All this and diphtheria, too: a typically unsettling slice of life death in Black River Falls.
 
Witness, if you will, just a smattering of the horrors within:

A ten-year-old boy and his younger brother run away from home, find a remote farm several miles away and promptly blow the owner’s head off. They spend the rest of the summer frolicking at the ill-gotten farmhouse until the farmer’s brother comes for a visit. The boy is sentenced to life in jail.

A funeral director is suspected of botching a burial. The woman’s body is exhumed and the woman is found to have been buried alive, her fingers bitten half off in madness after discovering her horrific fate.

A sixty-year-old woman, afraid that the rash on her back would kill her, steps into her backyard, douses herself with gasoline and self-immolates.

A young mother takes her three children out for a day at the beach, and then drowns them, one by one, while the others watch. A fifteen-year-old Polish girl burns down her employer’s barn—and his house—because she wanted some “excitement.” 

A young German man, having only moved to Black River Falls a month prior, attempts suicide by train, lying down on the tracks and refusing to move. He is finally removed by four men. He later vanishes.

A teenage girl, jilted at the altar by her fiance, goes mad with grief, hanging herself in the local asylum. Meanwhile a young man, also recently jilted, shoots his ex-fiance and then himself. A recently divorced man shoots his ex-wife and her family dead in the crowded town square.

An outbreak of diphtheria kills off a score of local children. The school is closed and the houses of the afflicted burned to the ground. A formerly world famous opera singer moves to town and within a month is reduced to eating chicken feed to survive.

A farmer decapitates all of his chickens and burns down his farmhouse, convinced that the devil has taken over his farm. A drifter is taken in by a kindly family. He has dinner with them and as they sleep, he shoots them all and then himself.

And there’s more, so much more. Just endless misery death, murder, mutilation, arson, starvation, cruelty and unrelenting depression. And all in the space of just a few years.
 

 
In 1999, a highly unsettling documentary based on Lesy’s book was released. Also titled Wisconsin Death Trip, it showed the photographs, recounted the newspaper reports, and recreated many of the crimes in black and white, bringing Black River Falls’ grisly past to life. The film also juxtaposes the town’s lunatic ancestors with dead-eyed portraits of the then-current residents, less murderous but still as dazed and depressed as ever, staring blankly into the camera at nursing homes or bus stops, clearly waiting for the Lord or somebody merciful to end their dreary, pointless existences. I would not recommend consuming both the book and the documentary in one sitting unless you have a bucket of Prozac handy, but I will say this: You might think you’re pretty goth ‘n all with your serial killer books and your Bauhaus records, but you are definitely not Black River Falls goth. Those motherfuckers were the real deal.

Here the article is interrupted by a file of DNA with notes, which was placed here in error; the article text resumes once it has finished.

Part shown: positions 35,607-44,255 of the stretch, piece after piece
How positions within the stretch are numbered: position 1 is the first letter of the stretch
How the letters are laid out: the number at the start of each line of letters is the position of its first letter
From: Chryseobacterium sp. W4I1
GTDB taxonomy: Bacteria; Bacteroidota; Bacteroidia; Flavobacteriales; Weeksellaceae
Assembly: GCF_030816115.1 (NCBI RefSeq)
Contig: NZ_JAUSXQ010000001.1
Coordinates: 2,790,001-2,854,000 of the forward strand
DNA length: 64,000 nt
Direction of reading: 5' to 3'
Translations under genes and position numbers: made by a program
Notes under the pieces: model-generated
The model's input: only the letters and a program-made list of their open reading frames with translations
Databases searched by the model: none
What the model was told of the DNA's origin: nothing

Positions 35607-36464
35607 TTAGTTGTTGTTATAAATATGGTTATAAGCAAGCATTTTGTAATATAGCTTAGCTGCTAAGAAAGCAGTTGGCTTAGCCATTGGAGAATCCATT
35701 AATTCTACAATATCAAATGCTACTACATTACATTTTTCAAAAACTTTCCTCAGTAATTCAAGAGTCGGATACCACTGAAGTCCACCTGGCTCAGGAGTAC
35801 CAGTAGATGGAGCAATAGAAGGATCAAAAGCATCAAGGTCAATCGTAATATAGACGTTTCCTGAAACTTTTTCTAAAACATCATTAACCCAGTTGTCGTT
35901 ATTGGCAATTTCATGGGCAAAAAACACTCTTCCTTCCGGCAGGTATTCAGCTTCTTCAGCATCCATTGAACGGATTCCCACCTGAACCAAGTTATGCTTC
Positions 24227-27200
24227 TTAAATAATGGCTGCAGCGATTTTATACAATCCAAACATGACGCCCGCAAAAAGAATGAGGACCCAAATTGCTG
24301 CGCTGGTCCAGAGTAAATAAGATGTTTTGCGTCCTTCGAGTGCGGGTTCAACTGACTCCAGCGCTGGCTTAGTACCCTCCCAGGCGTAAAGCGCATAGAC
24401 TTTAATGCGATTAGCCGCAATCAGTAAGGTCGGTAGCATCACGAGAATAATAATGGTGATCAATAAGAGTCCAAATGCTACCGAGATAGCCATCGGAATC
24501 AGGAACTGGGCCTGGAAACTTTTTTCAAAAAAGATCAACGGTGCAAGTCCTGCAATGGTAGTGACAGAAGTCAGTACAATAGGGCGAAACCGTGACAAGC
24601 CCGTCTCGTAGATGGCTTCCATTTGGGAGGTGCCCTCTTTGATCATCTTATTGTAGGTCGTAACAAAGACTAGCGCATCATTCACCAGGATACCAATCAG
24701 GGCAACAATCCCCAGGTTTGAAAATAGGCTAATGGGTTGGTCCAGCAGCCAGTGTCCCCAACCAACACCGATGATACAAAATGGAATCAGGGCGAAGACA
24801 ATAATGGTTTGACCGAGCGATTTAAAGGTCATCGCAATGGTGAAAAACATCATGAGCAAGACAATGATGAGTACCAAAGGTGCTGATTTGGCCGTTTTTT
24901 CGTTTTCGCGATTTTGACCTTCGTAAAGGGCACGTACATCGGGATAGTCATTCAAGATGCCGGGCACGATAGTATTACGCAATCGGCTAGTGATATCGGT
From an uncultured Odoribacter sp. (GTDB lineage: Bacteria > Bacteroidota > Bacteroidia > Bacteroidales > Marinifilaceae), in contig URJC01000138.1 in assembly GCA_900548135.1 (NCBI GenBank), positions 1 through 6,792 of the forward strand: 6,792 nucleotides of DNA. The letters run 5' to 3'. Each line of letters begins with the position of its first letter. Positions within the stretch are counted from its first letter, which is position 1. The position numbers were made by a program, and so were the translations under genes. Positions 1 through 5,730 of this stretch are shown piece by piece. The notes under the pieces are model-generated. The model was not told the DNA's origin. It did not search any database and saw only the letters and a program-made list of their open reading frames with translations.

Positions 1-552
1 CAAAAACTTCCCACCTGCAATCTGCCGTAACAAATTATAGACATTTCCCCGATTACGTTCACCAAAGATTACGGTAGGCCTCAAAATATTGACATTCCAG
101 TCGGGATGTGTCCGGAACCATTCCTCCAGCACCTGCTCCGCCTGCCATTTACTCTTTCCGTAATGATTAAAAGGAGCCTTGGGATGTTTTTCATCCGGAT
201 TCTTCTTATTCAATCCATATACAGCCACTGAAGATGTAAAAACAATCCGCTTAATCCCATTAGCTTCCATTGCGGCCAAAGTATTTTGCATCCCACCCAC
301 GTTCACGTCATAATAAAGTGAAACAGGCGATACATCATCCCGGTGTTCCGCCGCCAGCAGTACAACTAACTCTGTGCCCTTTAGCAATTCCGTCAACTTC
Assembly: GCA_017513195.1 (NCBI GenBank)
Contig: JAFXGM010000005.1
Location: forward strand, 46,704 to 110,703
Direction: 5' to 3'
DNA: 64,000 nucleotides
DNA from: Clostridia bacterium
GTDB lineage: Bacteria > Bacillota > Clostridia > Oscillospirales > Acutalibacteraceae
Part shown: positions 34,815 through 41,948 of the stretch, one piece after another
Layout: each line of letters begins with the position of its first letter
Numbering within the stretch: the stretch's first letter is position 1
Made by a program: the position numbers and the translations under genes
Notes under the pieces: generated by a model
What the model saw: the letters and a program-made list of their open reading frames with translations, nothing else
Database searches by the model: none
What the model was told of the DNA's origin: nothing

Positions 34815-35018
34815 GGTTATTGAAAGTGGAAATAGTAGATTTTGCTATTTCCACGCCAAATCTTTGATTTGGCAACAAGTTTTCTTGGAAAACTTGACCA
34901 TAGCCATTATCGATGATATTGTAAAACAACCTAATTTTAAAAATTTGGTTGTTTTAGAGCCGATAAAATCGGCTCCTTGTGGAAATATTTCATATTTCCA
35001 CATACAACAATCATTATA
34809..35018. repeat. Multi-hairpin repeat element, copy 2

Watch ‘Wisconsin Death Trip’ after the jump…

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Posted by Ken McIntyre
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02.13.2017
11:56 am
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The Black Metal Antiquarium is the Internet K-hole of teen metal mayhem
02.08.2017
11:30 am
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b1
 
You’ve seen it everywhere. The crudely-drawn goat that graces the cover of the first Bathory album is quickly becoming one of rock n’ roll’s most ubiquitous images. It’s the new Ramones t-shirt. And like the famous four’s memorable circle logo, the Bathory goat is often worn by folks who have never even heard the beastly sounds on that grisly 1984 album Bathory has endured because it’s so brutal, so inhuman, so extreme that it was literally shocking upon its initial release. It was the first real declaration of black metal war, the opening salvo in an ongoing campaign to kill Christianity (and false metal) dead with leather, spikes, and minor chords played a thousand miles an hour. Although Bathory was an actual band, it has always been identified by one character, frontman Quorthon (RIP). If anybody is responsible for ushering in the age of black metal darkness, it’s him.
 
QBM2
Quorthon, early 80’s, looking more glam than grim

But was Quorthon just a frustrated glam-rocker? I’m sure there are snowy, fjord-y pockets of Earth out there where I could get hung, drawn and quartered for even suggesting such heresy, but if the Black Metal Antiquarium is any indication, around the the time of the first Bathory album, ol’ Tommy “Quorthon” Forsberg was into Motley Crue just as much as the rest of us were. It’s just one of the many compelling nuggets in this loosely knit collection of videos and photos that paint a vibrant, bloody, and occasionally hilarious portrait of the earliest days of black metal, from its creaky 80’s proto-black beginnings to the alarming wave of murder and mayhem (and Mayhem) that engulfed the scene in the 1990s.
 
BM5
Mayhem in their rehearsal space, late 80’s, clearly getting into the spirit of things.

Inspired largely by the cartoon Satanism of 80’s Brit metal-punks Venom, Scandinavian black metal exploded in the early 90’s with misanthropic bands like Darkthrone, Immortal, Emperor, and most infamously Mayhem, the most dangerous band in the world, a shadowy outfit with an extremely thorny history that includes self-mutilation, suicide, and cold-blooded murder. And this is while most of them were still teenagers!
 
BM5